TAU's Constantiner Prize Awarded to First Hebrew College of Education

Distinguished prize recognizes teacher's college with strong Jewish values

Prof. Lea Kacen, Caren Constantiner, et al.
Prof. Lea Kacen, Caren Constantiner,
Arturo Constantiner, Prof, Rafi Nachmias,
and TAU Rector Prof. Aron Shai

This year's prestigious Dr. Jaime Constantiner Prize in Jewish Education, given annually by Tel Aviv University during its international Board of Governors Meeting, was awarded to Levinsky College — the first institution to provide teacher training in Hebrew in Israel.

The college, celebrating its centennial year, was recognized for its high-caliber teaching, academics, and programs; its pioneering role in teachers' education in Israel; its use of technology in the classroom in order to prepare students for the digital age; its success in reaching out to students across the Diaspora; and its commitment to preserving Jewish identity and continuity, upholding Jewish and universal values.

Prof. Lea Kacen, president of Levinsky College, received the award in the presence of Dr. Arturo and Caren Constantiner, their daughter Claudia, TAU Rector Prof. Aron Shai, and Prof. Rafi Nachmias, Head of the Jaime and Joan Constantiner School of Education. The prize honors the late Dr. Jaime Constantiner, Arturo's father, for his contributions to TAU, Jewish education throughout the world, and his leadership as Vice Chair of the Board of Governors.

A constant friendship

The Constantiner–Sourasky family's decades-long commitment has produced a number of major university projects. Tel Aviv University's Central Library is named for grandfather Elias Sourasky, who received an honorary doctorate from TAU in 1971. His son-in-law, Jaime Constantiner, was a leader in the movement to spread Jewish education throughout the diaspora, and served as Vice Chair of TAU's Board of Governors; he was made an honorary doctor in 1980. Jaime's wife, Joan Constantiner, played an important role in spreading Jewish culture throughout Latin America.

To honor their parents, their five sons — Roberto, Arturo, Victor, Teodoro z'l, and Leon — contributed to the School of Education, naming it The Jaime and Joan Constantiner School of Education. The Constantiner brothers are actively involved with the Tel Aviv Sourasky Medical Center (Ichilov), and continue to build on their family's passionate legacy of support for Jewish continuity and Jewish identity. In recognition of his efforts, Tel Aviv University awarded Arturo Constantiner an honorary doctorate in 2004.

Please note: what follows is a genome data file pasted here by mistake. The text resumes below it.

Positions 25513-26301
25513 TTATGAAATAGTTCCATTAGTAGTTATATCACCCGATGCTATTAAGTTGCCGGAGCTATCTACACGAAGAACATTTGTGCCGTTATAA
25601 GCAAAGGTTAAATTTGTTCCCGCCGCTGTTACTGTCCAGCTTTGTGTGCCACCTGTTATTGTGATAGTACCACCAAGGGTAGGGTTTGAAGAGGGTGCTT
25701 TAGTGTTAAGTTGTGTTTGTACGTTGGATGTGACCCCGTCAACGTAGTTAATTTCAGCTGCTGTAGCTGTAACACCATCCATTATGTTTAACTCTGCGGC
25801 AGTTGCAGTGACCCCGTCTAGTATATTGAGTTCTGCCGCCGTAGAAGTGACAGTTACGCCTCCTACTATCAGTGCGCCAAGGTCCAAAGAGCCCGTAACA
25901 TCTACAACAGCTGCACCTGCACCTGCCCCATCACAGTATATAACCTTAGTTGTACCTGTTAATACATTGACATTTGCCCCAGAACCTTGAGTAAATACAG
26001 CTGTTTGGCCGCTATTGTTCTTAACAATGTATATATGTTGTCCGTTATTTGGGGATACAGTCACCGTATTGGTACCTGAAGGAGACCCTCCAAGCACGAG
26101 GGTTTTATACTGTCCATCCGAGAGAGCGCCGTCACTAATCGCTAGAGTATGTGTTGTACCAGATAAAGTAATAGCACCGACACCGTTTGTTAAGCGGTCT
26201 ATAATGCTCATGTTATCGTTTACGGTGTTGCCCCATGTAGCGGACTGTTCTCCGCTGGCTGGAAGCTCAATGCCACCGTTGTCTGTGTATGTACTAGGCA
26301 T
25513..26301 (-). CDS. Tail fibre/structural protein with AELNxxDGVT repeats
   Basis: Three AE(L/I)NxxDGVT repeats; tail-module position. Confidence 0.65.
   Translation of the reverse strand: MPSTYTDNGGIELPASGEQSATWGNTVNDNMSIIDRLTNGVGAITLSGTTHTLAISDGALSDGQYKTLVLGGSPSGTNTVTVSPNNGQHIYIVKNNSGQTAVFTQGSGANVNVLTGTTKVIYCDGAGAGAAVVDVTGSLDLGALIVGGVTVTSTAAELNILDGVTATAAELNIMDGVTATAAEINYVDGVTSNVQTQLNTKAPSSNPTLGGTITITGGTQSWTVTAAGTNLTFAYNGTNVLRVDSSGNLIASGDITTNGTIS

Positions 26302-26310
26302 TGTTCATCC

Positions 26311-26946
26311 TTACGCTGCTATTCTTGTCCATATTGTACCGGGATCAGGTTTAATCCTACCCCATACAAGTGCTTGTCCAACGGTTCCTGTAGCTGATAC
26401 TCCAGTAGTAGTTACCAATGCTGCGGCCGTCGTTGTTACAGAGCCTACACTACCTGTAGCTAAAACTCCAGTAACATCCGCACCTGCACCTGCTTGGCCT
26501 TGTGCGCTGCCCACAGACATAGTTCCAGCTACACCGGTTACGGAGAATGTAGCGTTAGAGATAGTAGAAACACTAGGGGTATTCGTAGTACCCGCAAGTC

At the ceremony, both Arturo Constantiner and Prof. Nachmias spoke about the continuity of the award. "It's such a pleasure to be here and to see these familiar faces," said Constantiner, thanking the guests for attending. "We have found a great friend in Arturo," Prof. Nachmias noted. "You and your brothers have been very supportive of the 120 students at the School of Education during the past ten years, and their graduation was made possible because of you."

Exploring Jewish identity

Thanking the Constantiner family and Tel Aviv University for the prize, Prof. Kacen said that Levinsky College, established in the Neve Tzedek neighborhood of Tel Aviv in 1912, was dedicated to academic excellence, lifelong learning, and fulfilling the needs of a multicultural society. "New perspectives of Jewish thought, Israeli history and culture, and Jewish identity and peoplehood are central to our discourse," she said. Now located in Ramat Aviv and operating a program in Eilat, the college serves 5,000 students.

With a focus on inclusivity, Levinsky College acts as a bridge between secular Jews and the Orthodox community, and also welcomes non-Jewish students who desire to learn more about Jewish culture. It offers a variety of special projects, including a program for Ultra-Orthodox women in Jerusalem that provides training for a career as a music teacher.

As it moves into its second century, the college plans to continue diversifying its offerings with events including conferences, cultural evenings, and more academic programming. "We hope to keep celebrating Jewish education for many years to come," Prof. Kacen said.



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